…I quietly announce the ‘pretty much’ final design for my boat.
Mastodon 21′ by Daniel Powell Conti
Everything was well and good with my previous final design, so as I mentioned before I was doing some 3D modelling to put up a picture for your entertainment. It was then that I realised a horrible design flaw.
It looked shit.
I am not going to spend thousands of pounds on a boat that doesn’t look awesome. I realised too late that my final design necessity was a cool looking boat. The problem was that the accomodation hull was too tall and fat. It looked like a supermodel and her retarded sister trussed together and passed off as a princess. To put it nicely.
So this is the newer, sleeker design. Hopefully it will actually look like one boat instead of two random ones bolted together. Click on the picture for higher resolution.
Lee hull (with the mast)
Beam at waterline: 1′
Windward hull (accomodation)
Beam at waterline: 2′
Centre to centre beam: 10′
Hull displacement: approx 204kg
This is a ‘weight to windward’ design of pacific proa, giving greater stability than a more conventional ‘flying’ design. I will talk a little about the important changes. The crossbeams, the hulls length, the mast step, and the accomodation.
I have four crossbeams instead of the more conventional two, generally something more often seen on catamaran. This may be a case of structural overbuilding but I want to feel safe in this thing. I feel that with a hull made of 4mm marine ply I could use a little extra support for the extremeties of the boat wich would otherwise stick 7′ free from any lateral support. The four beams will have strong internal support built into the bulkhead below as well as longitudinal support from one crossbeam to another. There are other advantages too. I am now able to build the rudders closer to the end of the hull, increasing their leverage. I will also be able to string trampoline mesh between the outer and inner crossbeams, doubling the available deck area.
I have increased the length of the hulls as well as making the ama and vaka (main and outrigger) the same length. This was after I saw a similar design called ‘Ping Pong’ by Terho Halme. It has equal length hulls and sails just fine. It solves several problems for me. The problem I was having with the ‘weight to windward’ design was not having enough space or displacement in the windward accomodation hull. Having a 21′ windward hull solves it nicely. I have not gone back on my ‘easy to build’ principle either. By sacrificing a bit of inside space the hull can be made to be 2′ high with an additional 1′ cabin top. This still leaves space for two to sleep, head to head instead of next to each other. The space will allow two to sit and face each other with space to cook or play chess inbetween when they are not sleeping. However generally, while sailing, two crew members would not be taking sleeping shifts at the same time. If moored or at anchor there is space on the 14 sq ft deck to pitch a tent.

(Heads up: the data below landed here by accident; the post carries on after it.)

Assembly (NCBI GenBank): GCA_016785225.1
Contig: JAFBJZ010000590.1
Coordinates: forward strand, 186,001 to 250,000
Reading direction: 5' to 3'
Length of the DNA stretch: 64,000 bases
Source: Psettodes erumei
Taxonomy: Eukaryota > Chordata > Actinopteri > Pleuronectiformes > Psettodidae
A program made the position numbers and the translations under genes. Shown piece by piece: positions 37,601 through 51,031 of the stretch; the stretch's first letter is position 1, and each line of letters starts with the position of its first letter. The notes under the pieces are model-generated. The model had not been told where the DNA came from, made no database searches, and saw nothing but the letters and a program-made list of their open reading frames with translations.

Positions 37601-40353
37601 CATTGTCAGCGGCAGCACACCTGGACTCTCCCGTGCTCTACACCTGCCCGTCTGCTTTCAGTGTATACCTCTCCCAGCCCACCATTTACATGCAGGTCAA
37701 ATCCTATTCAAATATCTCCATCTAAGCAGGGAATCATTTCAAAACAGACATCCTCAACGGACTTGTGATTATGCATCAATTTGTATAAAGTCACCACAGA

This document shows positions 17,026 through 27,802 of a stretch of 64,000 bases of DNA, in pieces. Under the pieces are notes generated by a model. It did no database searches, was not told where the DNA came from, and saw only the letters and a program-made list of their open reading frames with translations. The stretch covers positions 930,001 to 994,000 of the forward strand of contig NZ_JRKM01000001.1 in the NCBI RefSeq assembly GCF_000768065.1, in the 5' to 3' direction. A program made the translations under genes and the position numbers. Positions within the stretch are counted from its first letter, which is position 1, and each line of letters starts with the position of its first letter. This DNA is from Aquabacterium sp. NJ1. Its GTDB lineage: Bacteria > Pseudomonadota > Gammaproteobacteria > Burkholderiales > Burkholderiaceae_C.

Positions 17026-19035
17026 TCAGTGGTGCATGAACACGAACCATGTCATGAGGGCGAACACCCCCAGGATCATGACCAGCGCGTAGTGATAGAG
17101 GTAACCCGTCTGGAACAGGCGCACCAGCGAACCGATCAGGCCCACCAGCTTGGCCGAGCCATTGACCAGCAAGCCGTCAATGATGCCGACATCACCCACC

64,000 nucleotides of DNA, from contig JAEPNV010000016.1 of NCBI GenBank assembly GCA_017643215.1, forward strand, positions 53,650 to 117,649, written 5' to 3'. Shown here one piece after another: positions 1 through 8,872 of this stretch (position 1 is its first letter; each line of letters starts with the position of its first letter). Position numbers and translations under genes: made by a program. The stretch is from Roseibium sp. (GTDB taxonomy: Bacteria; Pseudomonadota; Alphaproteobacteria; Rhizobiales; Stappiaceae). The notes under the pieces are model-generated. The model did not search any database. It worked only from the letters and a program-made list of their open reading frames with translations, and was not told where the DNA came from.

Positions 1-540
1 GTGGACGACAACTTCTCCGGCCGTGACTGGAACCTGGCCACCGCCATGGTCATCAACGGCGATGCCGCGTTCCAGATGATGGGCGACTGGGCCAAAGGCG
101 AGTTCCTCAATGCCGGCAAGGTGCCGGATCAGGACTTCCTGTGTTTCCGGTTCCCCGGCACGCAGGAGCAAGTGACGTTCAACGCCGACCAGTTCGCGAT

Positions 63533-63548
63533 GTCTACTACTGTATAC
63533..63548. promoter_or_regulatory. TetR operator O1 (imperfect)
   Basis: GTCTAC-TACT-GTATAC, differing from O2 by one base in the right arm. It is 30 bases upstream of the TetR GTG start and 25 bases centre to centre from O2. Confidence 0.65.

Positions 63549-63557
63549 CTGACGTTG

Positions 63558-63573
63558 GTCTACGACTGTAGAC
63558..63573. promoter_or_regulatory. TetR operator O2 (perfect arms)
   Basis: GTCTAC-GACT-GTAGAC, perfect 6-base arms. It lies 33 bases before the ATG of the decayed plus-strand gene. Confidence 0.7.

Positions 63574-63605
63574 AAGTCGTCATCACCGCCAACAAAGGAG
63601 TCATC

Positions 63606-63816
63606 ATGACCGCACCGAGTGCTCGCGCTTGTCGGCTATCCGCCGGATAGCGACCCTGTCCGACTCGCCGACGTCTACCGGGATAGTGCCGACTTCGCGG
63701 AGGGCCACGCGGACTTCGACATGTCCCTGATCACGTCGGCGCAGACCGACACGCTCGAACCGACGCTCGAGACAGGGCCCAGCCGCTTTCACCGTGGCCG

I have chosen to step the mast to the crossbeams rather than into a hull. I want a mostly freestanding mast for ease of manufacture. As I said in a previous post, stepping the mast inside the hull raises problems that I can just avoid. Furthermore, having the mast on the crossbeams allows me to move it, repair it and generally be able to access any part of it without having to mess with an integral part of the boats structure. It also makes it easier to earth the mast incase of a thunder storm, I can just trail some copper wire in the sea.
The unloaded displacement is 204kg for 2″ draft. Day tripping with three or four people would be around the maximum displacement of 520kg which would give a draft of about 6″. Adequate for smooth seas.
The only real complexities are the angled, three chine hulls. I feel they are quite necessary to avoid slamming into waves at high speeds so they stay. Because the boat has no rocker so it is a manageable level of complexity.
I have a boat designed. It is simple yet elegant and will look sweet as when decked out in bright red paint. Now I just have to think of the…cost…
14 x (4mm x 1.2 x 2.4) marine ply = GBP 252
60kg epoxy = GBP 624
27m sq of CSM fibreglass 300gsm = GBP 24
40m sq of 300gsm woven glass fabric = GBP 52
Paint plus antifouling = GBP 100-200
total cost of hull = GBP 1052
Then all I have is estimates for the other costs.
Workshop and tool hire GBP 800 (?)
Aluminium poles GBP 80 (?)
Sail GBP 200 (?)
Rope GBP 100 (?)
Estimated bild time: 240 hours
Assuming my estimates are sound the minimum cost will be around GBP 2232. Knowing from the outset that there is a snowballs chance in hell of sticking to the minimum budget I am giving myself a budget of GBP 3000 to complete the project.
That seems like a lot of money so I thought of other stuff I could buy for three grand that would help me enjoy travelling around New Zealand.
An old car and 6 months of petrol and insurance.
An old monohull sailboat.
A 14′ racing catamaran.
A cheap Armani suit. (Wait, that wouldn’t help at all)
So to hell with common sense!